Amoeblog

New York State of Mind Amoeblog #85: Mermaid Parade, NYC Pride, Northside Fest, River To River, LES Film Festival + more

Posted by Billyjam, June 18, 2014 12:00pm | Post a Comment

       


This week is a good time to be in New York City with a bevvy of wonderful events taking place including the once endangered, wonderfully flamboyant annual Coney Island for the Mermaid Parade which happens Saturday (June 21) at the beachside Brooklyn district (take the F train to the last stop). The above three hour video, care of TradingPhotos.com, of last  year's parade will give you an idea of what to expect at the giant scale art parade with burlesque and vaudeville event. More info

Meanwhile NYC's Pride Week (June 24-29, kicks off with a family night, free screening of “The Wizard of Oz” in Lower Manhattan at Hudson River Park’s Pier 46. For full details on the event packed Pride Week, that concludes with a parade and dance party headlined by Demi Lovato, visit the NYC Pride website .
 


There are two full days left to Williamsburg's Northside Festival which is being described as Brooklyn’s answer to South by Southwest - only in its formative days, back before big megastars headed to Austin and it was just underground unknown bands. Comparatively the Northside Festival is much more modest in scale and content with approximately 400 up-and-coming (mostly local) bands of different genres including Baked and Ava Luna scheduled for the week long music and film festival at various venues that ends tomorrow (Thursday June 19th) night.  Like SxSW there will also be panels and speakers including the likes of Jon Steinberg of BuzzFeed. For exact show/event details and tickets click here.

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When the Levees Broke

Posted by Miss Ess, October 14, 2010 03:54pm | Post a Comment
I just had the opportunity to watch Spike Lee's documentary When the Levees Broke, about Hurricane Katrina and its aftermath, and I feel like it should be required viewing of all Americans. Lee leaves no stone unturned and the film is enlightening, disturbing and incendiary. I can't recommend it enough.

when the levees broke

1991 Interview with Gang Starr's DJ Premier and the Late Great Guru

Posted by Billyjam, April 26, 2010 09:44am | Post a Comment
Gang Starr
Exactly one week ago today Keith "Guru" Elam (aka G.U.R.U.) of legendary hip-hop duo Gang Starr tragically died at the age 43, a month after the cancer-stricken emcee collapsed and went into a coma. His passing hit all hip-hop fans hard, including myself, since I have been a die-hard fan of Guru and his production partner, the ever talented DJ Premier, from day one and had had the honor of meeting and interviewing them several times over the years. Earlier today, after digging, I discovered one of these old interviews. It's from mid 1991, when the duo were out visiting the Bay Area for a show at the DNA (which was off the hook!) and visiting local retail and radio, including KALX, where I conducted the interview that follows below.

At this stage in their career the Brooklyn based (Boston formed) duo was riding high off the reception to their January 1991 released second album Step In The Arena. In hip-hop it was a time many when rap acts were jumping on the jazz fused musical tip, something that Gang Starr had pioneered -- melding jazzy grooves (rather than the standard James Brown and other funk breaks) into their hip-hop sound. In fact, it was Gang Starr's track "Jazz Music" off their 1989 debut album No More Mr Nice Guy (Wild Pitch) that caught the attention of director Spike Lee, resulting in his inviting Gang Starr to contribute "Jazz Thing" (with saxophonist Branford Marsalis and featuring Kenny Kirkland and Robert Hurst) to the soundtrack of Lee's 1990 film Mo' Better Blues starring Denzel Washington, Wesley Snipes, Samuel L Jackson, and Lee himself.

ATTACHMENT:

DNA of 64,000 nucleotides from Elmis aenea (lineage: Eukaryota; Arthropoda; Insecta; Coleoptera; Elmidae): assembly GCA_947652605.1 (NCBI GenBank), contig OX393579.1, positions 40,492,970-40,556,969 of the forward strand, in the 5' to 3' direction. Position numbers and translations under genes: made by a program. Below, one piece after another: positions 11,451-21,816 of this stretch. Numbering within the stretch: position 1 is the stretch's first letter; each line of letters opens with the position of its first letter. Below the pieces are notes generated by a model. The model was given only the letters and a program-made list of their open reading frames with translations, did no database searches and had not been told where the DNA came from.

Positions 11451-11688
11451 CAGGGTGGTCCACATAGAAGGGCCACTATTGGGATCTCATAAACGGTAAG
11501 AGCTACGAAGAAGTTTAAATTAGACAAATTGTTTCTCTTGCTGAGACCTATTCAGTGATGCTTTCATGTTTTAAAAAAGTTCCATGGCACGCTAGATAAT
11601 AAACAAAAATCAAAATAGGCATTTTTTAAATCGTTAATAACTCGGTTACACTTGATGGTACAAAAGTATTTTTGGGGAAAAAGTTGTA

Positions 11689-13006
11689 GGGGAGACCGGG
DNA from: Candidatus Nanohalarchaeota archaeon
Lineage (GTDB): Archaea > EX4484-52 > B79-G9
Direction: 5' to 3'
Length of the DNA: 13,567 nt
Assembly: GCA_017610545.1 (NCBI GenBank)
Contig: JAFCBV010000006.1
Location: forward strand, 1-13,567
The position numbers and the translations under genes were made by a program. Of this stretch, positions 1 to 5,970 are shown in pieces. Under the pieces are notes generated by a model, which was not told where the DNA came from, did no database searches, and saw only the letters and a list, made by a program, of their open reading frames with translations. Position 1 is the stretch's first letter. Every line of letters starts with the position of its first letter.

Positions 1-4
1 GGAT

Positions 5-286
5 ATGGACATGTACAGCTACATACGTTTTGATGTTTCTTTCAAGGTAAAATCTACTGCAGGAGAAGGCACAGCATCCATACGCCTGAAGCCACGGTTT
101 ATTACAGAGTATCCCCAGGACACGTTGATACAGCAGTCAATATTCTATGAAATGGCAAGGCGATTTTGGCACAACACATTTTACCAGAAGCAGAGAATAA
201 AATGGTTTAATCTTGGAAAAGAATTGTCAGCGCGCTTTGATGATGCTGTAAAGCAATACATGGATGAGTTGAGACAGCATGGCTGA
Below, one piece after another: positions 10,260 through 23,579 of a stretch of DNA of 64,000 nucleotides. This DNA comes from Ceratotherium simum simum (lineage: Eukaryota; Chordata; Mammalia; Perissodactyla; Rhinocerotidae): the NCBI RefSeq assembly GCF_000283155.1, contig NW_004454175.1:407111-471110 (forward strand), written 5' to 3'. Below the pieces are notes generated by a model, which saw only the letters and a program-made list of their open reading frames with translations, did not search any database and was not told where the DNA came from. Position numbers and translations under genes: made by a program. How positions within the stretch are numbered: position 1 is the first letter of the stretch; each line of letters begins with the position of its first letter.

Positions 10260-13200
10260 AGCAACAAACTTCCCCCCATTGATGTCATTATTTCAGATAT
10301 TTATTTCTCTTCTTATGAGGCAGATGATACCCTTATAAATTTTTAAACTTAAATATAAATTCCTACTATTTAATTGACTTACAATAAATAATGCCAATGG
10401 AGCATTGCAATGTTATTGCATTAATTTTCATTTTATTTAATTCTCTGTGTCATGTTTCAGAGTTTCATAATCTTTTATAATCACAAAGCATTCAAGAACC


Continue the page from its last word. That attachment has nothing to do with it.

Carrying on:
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DO THE RIGHT THING, 20 SUMMERS LATER

Posted by Billyjam, August 17, 2009 05:37pm | Post a Comment
Spike Lee's Do The Right Thing ("Race Rant" scene) (1989)

I invite you to rewind two full decades, back twenty summers ago to the summer of 1989 when the hottest movie with the hottest soundtrack was Spike Lee's film Do The Right Thing featuring Public Enemy's "Fight The Power." It debuted in theaters that summer and caused some controversy at the time for its do the right thingno- holds-barred portrayal of ethnic and racial tensions in the multi-ethnic (Black, Puerto Rican, Italian, Korean, white) New York borough in which the film was set.

Do The Right Thing (Lee's fourth movie) was written, produced, and directed by the ATL born, Brooklyn raised filmmaker who also acts in the film (he plays Mookie). The highly recommended film, available on DVD at Amoeba Music, is set on the hottest day of the year (kind of like the weather in NYC this week, with humid highs in the mid 90's) on a street in the Bedford-Stuyvesant (aka Bed-Stuy) section of Brooklyn. That day, the flames of everyone's emotions and prejudices are fanned and fanned until they finally explode into violence. The film makes the strong point that violence -- no matter how tempting to those being oppressed -- really doesn't offer any long term solutions to the problems at hand.

With a solid story line and a strong cast that includes Danny Aiello, Ossie Davis, Ruby Dee, Richard Edson, Giancarlo Esposito, Bill Nunn, John Turturro, Samuel L Jackson (he plays the DJ at end of the "race rant" scene in clip above), Robin Harris, Martin Lawrence, and Rosie Perez (the latter two making their big screen debuts), the film struck a nerve with both critics and film-goers. It was a box office success and remains one of Lee's best movies to date. Ten years ago the United States Library of Congress deemed the film to be "culturally significant" and selected it for preservation in the National Film Registry.

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